RhyPiBoMo 2015 Day 12
Today’s guest blogger is a talented artist and author who has a very successful series of books in rhyme…Nursery Rhymes!
I will refrain from getting on my nursery rhyme soap box today but let’s suffice it to say, I am a big advocate of these simple, yet very powerful language development tools! As a former kindergarten teacher and developmental therapist, I want writers to know how truly important reading and having repetitive, rhyming text is to helping a child learn to talk and to read. Iza tells that she was given Mother Goose Nursery Rhymes as a child and these helped her learn English…very powerful indeed!
I am thrilled to have another nursery rhyme advocate
on board this rhyming train!
I gladly introduce
Editing and Revision
By the time we submit our manuscript to an editor, we have worked and reworked it many times. We have carefully chosen our words, took out unnecessary ones, made sure that the story moves forward from page to page. If it’s written in rhyme, we have paid strict attention to the rhythm and meter; we’ve read it out loud many times to make sure it flows (read prose aloud too), and we’ve also had others read it, because we poets are notorious in our ability to make our uneven rhymes sound “good.” We’ve removed forced rhymes, smoothed out awkward spots and made sure our words sing. Generally, we feel satisfied with the story, because we know we have done our best.
And yet, after all that work, an editor will still find problem areas.
When I first started writing children’s books, like many beginners, I was very attached to my words and my initial responses to editors’ comments were defensive. I got over that in a hurry. I have learned that another set of eyes and ears is essential. When I go back to my early stories that I had once considered “precious”, I want to gag and run out of the room. Time is a great editor.
But so are professionals. Without question, my manuscripts are much improved after my editor and I have reworked them together. And I adore the process! Yes, it involves “killing my darlings”- throwing out words and lines I may love- words and lines that may be strong and lyrical, but don’t work in a particular story. Yes, it can be a struggle to find replacement lines. And yes, sometimes a close to complete revamp is needed. Nonetheless, I find the process invigorating and satisfying.
Sometimes the edits are minimal. Sometimes not. The edit on my most recent manuscript, an extension of the nursery rhyme, OLD KING COLE, was quite a challenge. Here is the traditional verse:
Old King Cole was a merry old soul,
And a merry old soul was he.
He called for his pipe, and he called for his bowl,
And he called for his fiddlers three.
The problem was that my editor and I didn’t realize we each knew different melodies for the rhyme. The one she knew was a lively, staccato tune (and I later found out- the more popular one). The one I knew was a more melodic, minor tune.
The last line of the verse caused the most problems. In singing the verses, (which we do with all my nursery rhyme books – in addition to reading aloud) she was pronouncing fiddlers with three syllables as in the melody she knew, whereas I was pronouncing it with an arpeggiated four, as in the melody I knew.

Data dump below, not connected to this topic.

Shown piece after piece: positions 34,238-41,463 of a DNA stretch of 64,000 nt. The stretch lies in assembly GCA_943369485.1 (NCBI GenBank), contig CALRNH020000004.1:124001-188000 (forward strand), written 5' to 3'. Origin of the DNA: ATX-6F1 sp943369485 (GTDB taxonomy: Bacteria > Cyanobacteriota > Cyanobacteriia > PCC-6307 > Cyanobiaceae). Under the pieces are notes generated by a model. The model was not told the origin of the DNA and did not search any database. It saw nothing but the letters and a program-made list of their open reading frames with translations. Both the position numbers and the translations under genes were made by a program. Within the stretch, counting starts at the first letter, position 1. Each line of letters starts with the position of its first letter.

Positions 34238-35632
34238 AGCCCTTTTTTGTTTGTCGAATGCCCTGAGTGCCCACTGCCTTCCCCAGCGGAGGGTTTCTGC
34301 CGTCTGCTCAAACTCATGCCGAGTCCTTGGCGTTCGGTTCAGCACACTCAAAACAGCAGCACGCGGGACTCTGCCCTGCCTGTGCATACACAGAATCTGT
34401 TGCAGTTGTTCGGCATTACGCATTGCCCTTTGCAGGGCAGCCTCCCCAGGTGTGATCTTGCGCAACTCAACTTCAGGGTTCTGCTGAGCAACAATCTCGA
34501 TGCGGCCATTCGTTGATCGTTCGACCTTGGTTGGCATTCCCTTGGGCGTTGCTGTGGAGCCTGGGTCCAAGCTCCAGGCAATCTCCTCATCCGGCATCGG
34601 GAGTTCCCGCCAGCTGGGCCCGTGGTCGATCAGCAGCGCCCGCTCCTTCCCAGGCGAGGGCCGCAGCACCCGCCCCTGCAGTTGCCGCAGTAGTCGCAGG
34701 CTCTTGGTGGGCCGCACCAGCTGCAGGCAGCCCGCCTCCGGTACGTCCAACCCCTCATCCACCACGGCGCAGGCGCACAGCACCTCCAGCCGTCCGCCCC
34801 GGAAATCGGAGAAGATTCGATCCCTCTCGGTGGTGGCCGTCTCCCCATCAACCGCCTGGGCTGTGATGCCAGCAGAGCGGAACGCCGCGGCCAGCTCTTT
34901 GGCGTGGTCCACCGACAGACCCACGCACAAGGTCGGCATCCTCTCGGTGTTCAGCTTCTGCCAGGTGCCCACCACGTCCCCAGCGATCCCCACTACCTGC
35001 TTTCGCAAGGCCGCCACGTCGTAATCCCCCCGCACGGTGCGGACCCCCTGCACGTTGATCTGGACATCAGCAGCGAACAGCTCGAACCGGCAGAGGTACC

Eventually we discovered we had different tunes in our heads, and then we agreed on using the more popular one. After that, the editing went much smoother.
Still, this was a hard rhyme to adapt. It has internal rhymes and three spots with the same rhyming sound, and it isn’t always easy to find three words with the same sound that will work in context (especially when writing for children.) Then, of course, there was that troublesome last line.
Here are some of my edits of the second stanza:
“Welcome all to the Cole Castle Ball!
Hear my fiddlers play us a tune.
We’ll frolic and dance in the grand royal hall
On this fine and festive afternoon.”
I’ve been writing rhyming books for over twenty years, but some of my first drafts are awful. Like this first one. Ugh!
“Welcome all to the Cole Castle Ball!
Come listen to my fiddlers play.
Let us romp and dance in the royal hall
On this bright and very merry day.”
Replacing frolic with romp and taking out grand was an improvement, but not there yet. The stresses are in the wrong places.
“Welcome all to the annual Ball,”
Said the king to the guests within
“We’ll romp and we’ll dance in the royal hall.
Let the fun and music now begin.”
I improved the meter in the 3rd line. I also realized that I should have a dialogue tag: Said the king to the guests within. We didn’t like annual Ball, and the fourth line is awkward.
“Welcome all to the King Cole Ball,”
Said the king to the guests within.
“We’ll romp and we’ll dance in the royal hall.
Let the tunes and merriment begin.”
My editor came up with King Cole Ball which I initially resisted. It was a bit of a tongue-twister and lacked a syllable but it flowed better than Cole Castle Ball and was an improvement over annual Ball. Now, I really like it. It’s playful. Up to this point, I was still stretching fiddlers into 4 syllables. This fourth line using merriment was better than in the 3rd draft, but still problematic for my editor- which is why I kept changing that line. Finally, I decided to pronounce fiddlers with two syllables- as it should have been from the beginning! I had resisted it because of the print of the tune in my head. Here’s the final draft:
“Welcome all to the King Cole Ball,”
Said the king to the guests within.
“We’ll romp and we’ll dance in the royal hall.
Let the tunes and the fun begin.”